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Friday, April 8, 2016

Hadassah-Developed Blood Test Detects Multiple Sclerosis, Cancer & Brain Damage

April 4, 2016

A new blood test that uses the DNA strands of dying cells to detect diabetes, cancer, traumatic brain injury, and neurodegenerative disease has been developed by researchers at Hadassah Medical Organization (HMO) and The Hebrew University.
In a study involving 320 patients, the researchers were able to infer cell death in specific tissues by looking at the unique chemical modifications (called methylation patterns) of circulating DNA that these dying cells release. Previously, it had not been possible to measure cell death in specific human tissues non-invasively.
The findings are reported in the March 14, 2016 online edition of Proceedings of National Academy of Sciences USA, in an article entitled “Identification of tissue specific cell death using methylation patterns of circulating DNA.”  Prof. Benjamin Glaser, head of Endocrinology at Hadassah, and Dr. Ruth Shemer and Prof. Yuval Dor from The Hebrew University of Jerusalem led an international team in performing the groundbreaking research.
Cell death is a central feature in health and disease. It can signify the early stages of pathology (e.g. a developing tumor or the beginning of an autoimmune or neurodegenerative disease); it can illuminate whether a disease has progressed and whether a particular treatment, such as chemotherapy, is working; and it can alert physicians to unintended toxic effects of treatment or the early rejection of a transplant.
As the researchers relate: “The approach can be adapted to identify cfDNA (cell-free circulating DNA) derived from any cell type in the body, offering a minimally invasive window for diagnosing and monitoring a broad spectrum of human pathologies as well as providing a better understanding of normal tissue dynamics.”
"In the long run,” notes Prof. Glaser, “we envision a new type of blood test aimed at the sensitive detection of tissue damage, even without a-priori suspicion of disease in a specific organ. We believe that such a tool will have broad utility in diagnostic medicine and in the study of human biology."
The research was performed by Hebrew University students Roni Lehmann-Werman, Daniel Neiman, Hai Zemmour, Joshua Moss and Judith Magenheim, aided by clinicians and scientists from Hadassah Medical Center, Sheba Medical Center, and from institutions in Germany, Sweden, the USA and Canada, who provided precious blood samples from patients.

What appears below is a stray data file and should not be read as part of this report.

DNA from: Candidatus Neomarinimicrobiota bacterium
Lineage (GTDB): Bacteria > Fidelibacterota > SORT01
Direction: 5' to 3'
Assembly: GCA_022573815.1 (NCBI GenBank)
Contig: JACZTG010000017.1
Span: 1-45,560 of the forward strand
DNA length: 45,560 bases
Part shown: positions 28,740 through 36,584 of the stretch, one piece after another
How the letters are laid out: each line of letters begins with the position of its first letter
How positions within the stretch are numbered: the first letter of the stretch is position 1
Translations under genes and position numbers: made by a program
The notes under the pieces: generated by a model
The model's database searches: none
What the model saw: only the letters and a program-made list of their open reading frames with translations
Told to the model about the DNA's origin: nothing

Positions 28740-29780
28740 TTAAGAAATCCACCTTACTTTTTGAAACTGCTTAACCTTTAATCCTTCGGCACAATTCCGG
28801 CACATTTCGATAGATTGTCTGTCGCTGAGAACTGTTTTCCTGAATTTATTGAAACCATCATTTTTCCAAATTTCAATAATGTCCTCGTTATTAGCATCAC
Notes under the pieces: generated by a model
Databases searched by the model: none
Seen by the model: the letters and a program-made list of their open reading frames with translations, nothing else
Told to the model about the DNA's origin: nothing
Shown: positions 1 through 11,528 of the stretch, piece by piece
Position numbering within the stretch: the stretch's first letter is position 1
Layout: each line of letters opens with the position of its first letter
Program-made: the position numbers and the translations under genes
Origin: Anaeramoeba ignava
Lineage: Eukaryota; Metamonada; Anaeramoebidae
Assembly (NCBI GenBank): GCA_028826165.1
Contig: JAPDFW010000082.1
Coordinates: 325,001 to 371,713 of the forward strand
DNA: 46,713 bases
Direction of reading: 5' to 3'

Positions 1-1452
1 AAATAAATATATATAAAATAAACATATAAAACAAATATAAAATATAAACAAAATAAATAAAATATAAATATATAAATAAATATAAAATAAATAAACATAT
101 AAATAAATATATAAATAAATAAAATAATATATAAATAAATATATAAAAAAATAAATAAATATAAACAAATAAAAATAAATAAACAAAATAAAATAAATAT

Scientists have known for decades that dying cells release fragmented DNA into the blood; however, since the DNA sequence of all cells in the body is identical, it had not been possible to determine the tissue of origin of the circulating DNA.  Knowing that the DNA of each cell type carries a unique methylation and that methylation patterns of DNA account for the identity of cells, the researchers were able to use patterns of methylated DNA sequences as biomarkers to detect the origin of the DNA and to identify a specific pathology. For example, they were able to detect evidence of pancreatic beta-cell death in the blood of patients with new-onset type 1 diabetes, oligodendrocyte cell death in patients with relapsing multiple sclerosis, brain cell death in patients after traumatic or ischemic brain damage, and exocrine pancreatic tissue cell death in patients with pancreatic cancer or pancreatitis.

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Thursday, April 7, 2016

Case Ties Alemtuzumab to Nocardia Brain Infection

Female patient had history of anorexia, which may have contributed



A patient developed a cerebral Nocardia infection while taking the immunosuppressive agent alemtuzumab (Lemtrada) for relapsing-remitting multiple sclerosis, adding to a list of opportunistic infections seen with the drug, researchers said.

The woman, in her late 40s, developed the infection 5 months after an initial course of alemtuzumab. Her history of anorexia may have contributed to the problem, Thomas Korn, MD, of Technische Universitat Munchen in Germany, and colleagues reported online in JAMA Neurology.


"Physicians should be cautious when considering alemtuzumab in patients with MS and suspected altered cellular immunity of any origin, including a low body mass index," they wrote.

Alemtuzumab is a humanized monoclonal IgG1 antibody against the protein CD52 that is expressed in many types of immune cells, and it depletes circulating T cells, B cells, natural killer cells, and some monocytes.

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